Name: Sam Reynolds
Project title: Antecedent effects of catch crops upon the cycling of phosphorus in agro-ecosystems and scavenging of plant-fixed phosphorus by the soil microbiome
Where based: Rothamsted Research/University of Nottingham
Bio: Growing up on a commercial arable farm in Hertfordshire, and eventually taking on more of a management role of the partnership in 2010, I have always been immersed in UK farming. This was furthered when I went on to achieve a BSc in Agriculture from the University of Reading in 2014. After this I moved from commercial agriculture into research, taking up a position working on a range of field trials at the National Institute of Agricultural Botany (NIAB) in Cambridge. Alongside my PhD project I maintain an active role in my farming partnership, and am enjoying furthering my knowledge on soil science, particularly with regards to practical application.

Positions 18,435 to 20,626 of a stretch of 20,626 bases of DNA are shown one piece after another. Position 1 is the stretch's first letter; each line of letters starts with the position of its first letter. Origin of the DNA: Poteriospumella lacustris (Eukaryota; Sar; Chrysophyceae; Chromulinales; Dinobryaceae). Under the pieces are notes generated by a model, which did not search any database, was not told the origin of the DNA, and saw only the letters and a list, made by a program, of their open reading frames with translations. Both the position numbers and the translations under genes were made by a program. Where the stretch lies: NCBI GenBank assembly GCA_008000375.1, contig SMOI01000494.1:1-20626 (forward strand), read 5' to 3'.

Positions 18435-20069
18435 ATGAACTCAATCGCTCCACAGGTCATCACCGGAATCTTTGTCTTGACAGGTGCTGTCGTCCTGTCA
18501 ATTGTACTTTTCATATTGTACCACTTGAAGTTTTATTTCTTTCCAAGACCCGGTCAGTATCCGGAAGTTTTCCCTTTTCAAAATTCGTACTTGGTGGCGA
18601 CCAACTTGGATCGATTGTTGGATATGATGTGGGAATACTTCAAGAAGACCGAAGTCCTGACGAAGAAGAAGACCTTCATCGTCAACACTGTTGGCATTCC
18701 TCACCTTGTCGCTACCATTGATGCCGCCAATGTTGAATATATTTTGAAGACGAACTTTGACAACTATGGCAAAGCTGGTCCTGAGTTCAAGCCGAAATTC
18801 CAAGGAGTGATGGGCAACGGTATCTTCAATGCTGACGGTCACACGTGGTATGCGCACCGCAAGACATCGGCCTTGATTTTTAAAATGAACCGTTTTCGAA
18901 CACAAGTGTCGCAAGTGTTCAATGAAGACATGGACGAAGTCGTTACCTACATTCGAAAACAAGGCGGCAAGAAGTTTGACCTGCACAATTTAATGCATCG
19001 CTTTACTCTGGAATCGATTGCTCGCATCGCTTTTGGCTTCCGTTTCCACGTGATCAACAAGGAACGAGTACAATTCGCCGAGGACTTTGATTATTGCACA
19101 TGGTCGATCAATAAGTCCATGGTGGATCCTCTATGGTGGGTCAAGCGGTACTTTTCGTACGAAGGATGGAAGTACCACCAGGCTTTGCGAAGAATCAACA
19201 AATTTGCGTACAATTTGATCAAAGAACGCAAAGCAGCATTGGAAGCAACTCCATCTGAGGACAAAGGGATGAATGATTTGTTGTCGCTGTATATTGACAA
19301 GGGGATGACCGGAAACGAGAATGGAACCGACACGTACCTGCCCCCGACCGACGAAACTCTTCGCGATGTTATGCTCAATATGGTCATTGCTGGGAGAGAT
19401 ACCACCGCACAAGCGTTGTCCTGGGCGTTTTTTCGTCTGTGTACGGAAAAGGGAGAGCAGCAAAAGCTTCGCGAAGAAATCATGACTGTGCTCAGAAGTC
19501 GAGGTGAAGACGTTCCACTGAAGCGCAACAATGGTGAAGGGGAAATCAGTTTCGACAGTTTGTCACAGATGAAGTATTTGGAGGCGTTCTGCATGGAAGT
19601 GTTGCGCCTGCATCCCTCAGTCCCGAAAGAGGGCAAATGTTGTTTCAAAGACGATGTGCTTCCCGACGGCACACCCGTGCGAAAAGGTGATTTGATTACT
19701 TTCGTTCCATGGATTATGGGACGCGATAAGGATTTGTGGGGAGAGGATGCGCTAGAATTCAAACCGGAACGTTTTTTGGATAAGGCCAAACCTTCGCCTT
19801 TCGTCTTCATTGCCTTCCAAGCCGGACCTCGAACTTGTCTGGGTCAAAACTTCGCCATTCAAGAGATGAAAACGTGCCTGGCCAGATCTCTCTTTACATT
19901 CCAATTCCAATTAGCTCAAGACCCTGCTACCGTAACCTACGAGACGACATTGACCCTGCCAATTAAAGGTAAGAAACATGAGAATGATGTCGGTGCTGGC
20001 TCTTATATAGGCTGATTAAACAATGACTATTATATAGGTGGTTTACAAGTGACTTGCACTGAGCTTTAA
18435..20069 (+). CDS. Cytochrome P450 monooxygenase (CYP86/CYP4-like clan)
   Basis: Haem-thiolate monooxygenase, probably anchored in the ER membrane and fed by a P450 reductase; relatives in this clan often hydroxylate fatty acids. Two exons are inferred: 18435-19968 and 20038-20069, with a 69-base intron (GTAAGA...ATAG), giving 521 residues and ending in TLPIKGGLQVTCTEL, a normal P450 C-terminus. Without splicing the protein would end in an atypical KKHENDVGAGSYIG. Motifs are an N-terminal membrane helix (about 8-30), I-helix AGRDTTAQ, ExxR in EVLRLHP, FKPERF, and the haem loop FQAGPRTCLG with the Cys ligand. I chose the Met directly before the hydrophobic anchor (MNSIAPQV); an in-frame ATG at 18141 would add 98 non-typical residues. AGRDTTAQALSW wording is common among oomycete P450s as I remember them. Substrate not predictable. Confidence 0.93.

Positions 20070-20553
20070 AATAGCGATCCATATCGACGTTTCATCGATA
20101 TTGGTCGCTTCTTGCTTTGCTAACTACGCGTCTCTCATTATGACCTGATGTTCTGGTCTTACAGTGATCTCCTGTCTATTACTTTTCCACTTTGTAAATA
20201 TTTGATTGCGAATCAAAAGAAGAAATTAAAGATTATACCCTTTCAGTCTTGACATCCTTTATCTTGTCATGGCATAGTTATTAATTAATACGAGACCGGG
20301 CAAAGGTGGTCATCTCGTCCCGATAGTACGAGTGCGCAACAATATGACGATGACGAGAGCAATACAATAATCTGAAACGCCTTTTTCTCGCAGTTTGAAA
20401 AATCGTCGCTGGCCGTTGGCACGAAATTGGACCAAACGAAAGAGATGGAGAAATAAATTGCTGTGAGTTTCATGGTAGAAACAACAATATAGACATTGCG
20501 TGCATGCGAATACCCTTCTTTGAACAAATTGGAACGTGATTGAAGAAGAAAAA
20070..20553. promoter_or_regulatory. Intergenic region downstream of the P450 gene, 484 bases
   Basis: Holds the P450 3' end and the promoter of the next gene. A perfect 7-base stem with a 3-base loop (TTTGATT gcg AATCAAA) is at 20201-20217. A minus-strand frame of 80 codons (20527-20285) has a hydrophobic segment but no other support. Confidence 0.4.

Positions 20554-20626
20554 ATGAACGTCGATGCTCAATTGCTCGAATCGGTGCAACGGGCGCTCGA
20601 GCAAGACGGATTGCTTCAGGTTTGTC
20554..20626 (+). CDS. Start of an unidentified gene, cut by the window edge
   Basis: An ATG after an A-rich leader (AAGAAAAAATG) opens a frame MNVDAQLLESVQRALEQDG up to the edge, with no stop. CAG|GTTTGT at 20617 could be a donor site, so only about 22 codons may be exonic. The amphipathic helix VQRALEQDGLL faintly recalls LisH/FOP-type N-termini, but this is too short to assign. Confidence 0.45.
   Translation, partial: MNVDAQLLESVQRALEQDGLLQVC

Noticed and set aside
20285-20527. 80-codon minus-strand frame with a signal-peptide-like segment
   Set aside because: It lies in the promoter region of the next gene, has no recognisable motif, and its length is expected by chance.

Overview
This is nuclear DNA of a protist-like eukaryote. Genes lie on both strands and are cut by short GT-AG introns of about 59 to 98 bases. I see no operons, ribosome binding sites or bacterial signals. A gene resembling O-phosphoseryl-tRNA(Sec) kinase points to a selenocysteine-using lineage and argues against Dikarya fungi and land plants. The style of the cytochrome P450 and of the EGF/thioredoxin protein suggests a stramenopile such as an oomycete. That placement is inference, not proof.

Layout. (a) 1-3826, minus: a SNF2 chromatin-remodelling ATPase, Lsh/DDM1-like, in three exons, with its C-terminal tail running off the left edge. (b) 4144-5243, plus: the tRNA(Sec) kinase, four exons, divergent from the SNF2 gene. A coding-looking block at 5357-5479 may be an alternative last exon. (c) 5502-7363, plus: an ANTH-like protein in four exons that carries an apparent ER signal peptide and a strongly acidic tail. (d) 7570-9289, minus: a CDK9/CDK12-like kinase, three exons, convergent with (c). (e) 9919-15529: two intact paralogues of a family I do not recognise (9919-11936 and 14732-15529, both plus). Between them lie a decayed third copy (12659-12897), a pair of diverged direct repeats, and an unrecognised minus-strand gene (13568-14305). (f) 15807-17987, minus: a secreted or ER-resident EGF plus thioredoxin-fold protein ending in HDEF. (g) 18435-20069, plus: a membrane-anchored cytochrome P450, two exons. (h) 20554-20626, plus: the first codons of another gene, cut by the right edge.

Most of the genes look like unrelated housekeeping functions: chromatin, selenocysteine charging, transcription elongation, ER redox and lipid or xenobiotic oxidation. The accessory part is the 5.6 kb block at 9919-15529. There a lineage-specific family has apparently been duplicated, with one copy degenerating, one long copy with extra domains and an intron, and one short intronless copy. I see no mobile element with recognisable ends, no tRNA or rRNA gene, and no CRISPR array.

Project Description: Phosphorus (P) is an essential, non-renewable, element for crop growth which is mined and applied liberally in the developed world with significant environmental impacts, and is limiting crop yields on vast areas of farmland without access to fertiliser, or where soils have a very high P retention capacity. My project will involve investigating the role cover crops (non-harvested plants grown between cash crops to improve soil health) have on P cycling. The aim being to compare different species and mixtures ability to minimise losses from the P cycle and ensure P is sufficiently available to cash crops. With particular emphasis on the P mobilising enzyme activity associated with each species, and persistence of these enzymes into following cash crops. The project will combine methods such as NMR Spectorscopy, Size Exclusion Chromatography and Zymography. Work will be carried out in conjunction with the Game and Wildlife Conservancy Trust run Allerton Project.